Drug & Alcohol Recovery and Education Centre

"Turning Lives Around"

Addictions

Addictions

 

When Is It An Addiction?

Using drugs or other substances is categorized as a "disorder", "misuse" or "abuse" when the use causes continuing or growing problems in the user's everyday life and functioning. The problems that a lot of addicts encounter include missing work or school, driving under the influence, legal problems and problems with friends or family relationships.

Addiction or dependency usually becomes noticeable in substance abusers when they continue their pattern of drug use in spite of suffering significant problems in their lives.

What are the types of Addictions?

Physical Addiction

Physical addiction is where your body becomes used to a particular substance and begins to become dependent on it (like tobacco for smokers). It is an indication that a person has developed a tolerance to that substance and now requires a larger dose to get the same effects. People who develop a physical dependence may start to notice withdrawal symptoms if they go too long without having another hit. Common signs of physical addiction include:

  • Changes in sleeping patterns.
  • Feeling sick after a period of time without your drug.
  • Developing a tolerance.
  • Changes to weight (gain/loss).

It is dangerous to try and cut some drugs “cold turkey” – detoxification from alcohol or drugs should be done under professional supervision because of the body’s dependence on those substances. Do you need help to detox?

 

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Psychological Addiction

Psychological dependence relates to the need or craving for a drug on an emotional level. Psychological addiction can be characterised as the overwhelming desire to have a substance, because of the satisfaction or fulfilment it brings or its ability block out past pains by changing states of consciousness (i.e. creating intoxication). The signs of psychological dependence include:

  • Use of drugs or alcohol as a way to forget problems or to relax.
  • Withdrawal or keeping secrets from family and friends.
  • Loss of interest in activities that used to be important.
  • Problems with schoolwork, such as slipping grades or absences.
  • Changes in friendships, such as hanging out only with friends who use drugs.
  • Spending a lot of time thinking about how to get drugs.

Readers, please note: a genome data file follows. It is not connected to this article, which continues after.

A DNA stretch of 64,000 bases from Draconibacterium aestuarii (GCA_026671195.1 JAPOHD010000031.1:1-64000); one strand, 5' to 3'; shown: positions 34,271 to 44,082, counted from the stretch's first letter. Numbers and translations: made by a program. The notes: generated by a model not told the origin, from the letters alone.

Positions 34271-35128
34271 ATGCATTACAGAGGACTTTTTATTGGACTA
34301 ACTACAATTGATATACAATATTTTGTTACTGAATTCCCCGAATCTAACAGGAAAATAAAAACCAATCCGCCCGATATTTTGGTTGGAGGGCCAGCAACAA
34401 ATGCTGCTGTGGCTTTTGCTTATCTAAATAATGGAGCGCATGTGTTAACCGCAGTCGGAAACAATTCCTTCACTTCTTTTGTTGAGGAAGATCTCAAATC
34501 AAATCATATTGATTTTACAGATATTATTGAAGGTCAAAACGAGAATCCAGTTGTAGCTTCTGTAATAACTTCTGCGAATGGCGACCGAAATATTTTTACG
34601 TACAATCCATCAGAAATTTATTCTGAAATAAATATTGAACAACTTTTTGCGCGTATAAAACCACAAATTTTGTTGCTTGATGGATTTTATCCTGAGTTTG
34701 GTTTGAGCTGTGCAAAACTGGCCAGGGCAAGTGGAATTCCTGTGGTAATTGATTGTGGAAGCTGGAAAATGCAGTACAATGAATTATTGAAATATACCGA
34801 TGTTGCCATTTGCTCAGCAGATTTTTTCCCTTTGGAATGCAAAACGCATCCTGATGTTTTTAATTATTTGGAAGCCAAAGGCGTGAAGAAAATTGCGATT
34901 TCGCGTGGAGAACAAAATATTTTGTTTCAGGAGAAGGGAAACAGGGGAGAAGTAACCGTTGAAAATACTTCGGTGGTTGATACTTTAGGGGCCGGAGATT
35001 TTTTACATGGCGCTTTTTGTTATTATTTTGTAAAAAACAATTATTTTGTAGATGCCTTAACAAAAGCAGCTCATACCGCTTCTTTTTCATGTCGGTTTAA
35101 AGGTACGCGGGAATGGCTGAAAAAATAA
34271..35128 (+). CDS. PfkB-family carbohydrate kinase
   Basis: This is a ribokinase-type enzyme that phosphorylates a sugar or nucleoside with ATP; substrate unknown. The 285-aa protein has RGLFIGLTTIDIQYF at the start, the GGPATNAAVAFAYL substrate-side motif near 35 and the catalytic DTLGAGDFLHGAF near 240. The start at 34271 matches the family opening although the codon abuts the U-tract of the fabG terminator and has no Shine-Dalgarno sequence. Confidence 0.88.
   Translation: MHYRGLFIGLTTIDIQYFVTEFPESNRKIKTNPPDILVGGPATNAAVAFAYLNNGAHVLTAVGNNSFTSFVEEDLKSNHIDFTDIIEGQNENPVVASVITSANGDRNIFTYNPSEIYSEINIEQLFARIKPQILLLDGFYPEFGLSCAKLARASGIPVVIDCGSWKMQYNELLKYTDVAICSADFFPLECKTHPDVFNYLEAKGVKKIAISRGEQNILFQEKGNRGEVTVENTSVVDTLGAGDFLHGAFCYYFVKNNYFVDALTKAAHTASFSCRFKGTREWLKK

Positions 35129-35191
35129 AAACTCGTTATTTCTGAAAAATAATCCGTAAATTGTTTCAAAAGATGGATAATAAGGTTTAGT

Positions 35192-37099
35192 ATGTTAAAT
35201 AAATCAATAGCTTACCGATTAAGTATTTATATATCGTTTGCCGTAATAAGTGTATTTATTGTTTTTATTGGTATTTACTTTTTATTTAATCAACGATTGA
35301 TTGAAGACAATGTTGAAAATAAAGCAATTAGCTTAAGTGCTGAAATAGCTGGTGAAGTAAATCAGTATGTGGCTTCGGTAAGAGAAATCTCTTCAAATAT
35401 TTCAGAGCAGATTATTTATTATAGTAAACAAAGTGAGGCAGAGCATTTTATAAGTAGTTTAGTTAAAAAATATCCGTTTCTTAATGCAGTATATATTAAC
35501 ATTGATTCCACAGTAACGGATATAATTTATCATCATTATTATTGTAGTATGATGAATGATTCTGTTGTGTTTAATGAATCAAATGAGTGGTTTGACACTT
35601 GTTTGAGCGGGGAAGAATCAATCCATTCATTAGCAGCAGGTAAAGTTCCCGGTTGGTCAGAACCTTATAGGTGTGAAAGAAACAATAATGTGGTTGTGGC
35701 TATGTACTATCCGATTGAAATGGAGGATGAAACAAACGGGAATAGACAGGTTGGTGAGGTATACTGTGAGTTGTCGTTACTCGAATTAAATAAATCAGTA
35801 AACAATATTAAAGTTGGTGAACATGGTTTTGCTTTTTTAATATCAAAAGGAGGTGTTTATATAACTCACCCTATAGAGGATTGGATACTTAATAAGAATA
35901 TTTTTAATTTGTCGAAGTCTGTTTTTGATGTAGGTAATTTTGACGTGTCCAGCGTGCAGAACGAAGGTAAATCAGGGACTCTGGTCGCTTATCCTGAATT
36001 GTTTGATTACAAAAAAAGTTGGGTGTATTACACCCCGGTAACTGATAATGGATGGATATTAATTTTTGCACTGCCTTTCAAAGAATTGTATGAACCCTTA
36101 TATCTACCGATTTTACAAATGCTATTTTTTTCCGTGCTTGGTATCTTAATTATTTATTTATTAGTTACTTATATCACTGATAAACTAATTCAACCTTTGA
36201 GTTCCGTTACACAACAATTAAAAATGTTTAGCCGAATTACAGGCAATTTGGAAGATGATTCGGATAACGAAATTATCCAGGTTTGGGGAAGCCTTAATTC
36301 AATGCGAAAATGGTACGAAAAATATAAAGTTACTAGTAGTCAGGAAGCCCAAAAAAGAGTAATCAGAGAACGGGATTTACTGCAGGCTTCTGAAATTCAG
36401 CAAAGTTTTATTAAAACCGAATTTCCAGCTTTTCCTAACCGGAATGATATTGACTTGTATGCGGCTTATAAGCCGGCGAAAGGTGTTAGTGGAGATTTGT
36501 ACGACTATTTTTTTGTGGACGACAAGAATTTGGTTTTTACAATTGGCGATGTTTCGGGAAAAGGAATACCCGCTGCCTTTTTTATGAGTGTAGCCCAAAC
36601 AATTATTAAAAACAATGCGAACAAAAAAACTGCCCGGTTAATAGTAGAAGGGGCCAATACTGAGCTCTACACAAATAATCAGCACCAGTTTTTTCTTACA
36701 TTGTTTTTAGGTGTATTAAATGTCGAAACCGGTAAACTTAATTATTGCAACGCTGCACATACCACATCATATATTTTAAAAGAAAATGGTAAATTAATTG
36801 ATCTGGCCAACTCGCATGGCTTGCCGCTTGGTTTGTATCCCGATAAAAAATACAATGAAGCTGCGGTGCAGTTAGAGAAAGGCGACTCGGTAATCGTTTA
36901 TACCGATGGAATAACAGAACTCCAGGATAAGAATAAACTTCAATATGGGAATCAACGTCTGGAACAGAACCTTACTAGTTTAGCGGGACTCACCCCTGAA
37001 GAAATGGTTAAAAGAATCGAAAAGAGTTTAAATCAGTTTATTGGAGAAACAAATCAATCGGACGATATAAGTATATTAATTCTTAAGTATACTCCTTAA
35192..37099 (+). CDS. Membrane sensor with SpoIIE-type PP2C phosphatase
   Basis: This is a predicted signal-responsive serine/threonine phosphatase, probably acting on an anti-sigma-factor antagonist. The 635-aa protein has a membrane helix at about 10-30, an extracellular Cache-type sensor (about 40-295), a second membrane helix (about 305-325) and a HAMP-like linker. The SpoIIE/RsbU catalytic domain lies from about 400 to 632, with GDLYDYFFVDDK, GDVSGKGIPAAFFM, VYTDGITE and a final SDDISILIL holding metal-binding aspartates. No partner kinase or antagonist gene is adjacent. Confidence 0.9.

• Stealing from others and/or selling belongings to be able to afford drugs.
  • Failed attempts to stop taking drugs or drinking.
  • Anxiety, anger, depression and/or mood swings.
  • Low self-esteem.
  • Paranoid thinking.

 

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What are the Signs and Symptoms of Alcohol or Drug Abuse?

It is important to remember that if an individual has any of the following symptoms it does not necessarily mean that he or she is using drugs and/or alcohol. The presence of some of these symptoms could be related to a host of other problems (i.e. stress, depression). Whatever the cause, they may warrant attention, especially if they persist or if several of them are occurring at one time.

The key thing to look for is change; be aware of significant changes in an individual’s physical appearance, personality or behaviour.

Behavioural Symptoms

Mood Swings - Virtually all mood-altering drugs produce mood swings from euphoria to depression. A user may be passive and withdrawn one minute and angry or hostile the next.

Personality Changes - A normally energetic and outgoing person becomes chronically depressed and uncommunicative.

Defensiveness - Blaming or claiming to be persecuted or victimized.

Overly Emotional - Inappropriately happy, depressed, hostile, or angry.

Overly Self-Centred - Always has to have their own way and will do anything to have it.

Tendency to Manipulate - Making excuses for failure or finding ways to have other people handle their problems or bear the consequences of their actions or behaviours.

Strained Communication - Unwillingness or inability to discuss important issues or concerns.

Withdrawal from Family Activities - Refusing to eat at family meals, participating in celebrations or holidays or making any adjustments for family life.

Change in Dress and Friends - Sudden deterioration of long friendships/relationships, deterioration in personal appearance and hygiene, spends time with suspicious friends and/or co-workers.

Lack of Self-Discipline - Inability to follow rules, inability to complete household chores, inability to complete school/university assignments, inability to complete or keep up with work-related duties and commitments, inability to keep appointments or general commitments.

Apathy - Little or no interest in meaningful activities such as clubs, hobbies, sports, or other activities.

School, University and Work Problems - Excessive lateness, excessive absences, drop in grades or job performance, missed deadlines, failure to turn in assignments and take tests/exams, possibly suspension, expulsion or job loss.

Anxious Behaviour - Chronic jittery, jerky or uneven movements, fearfulness, compulsiveness and talkativeness.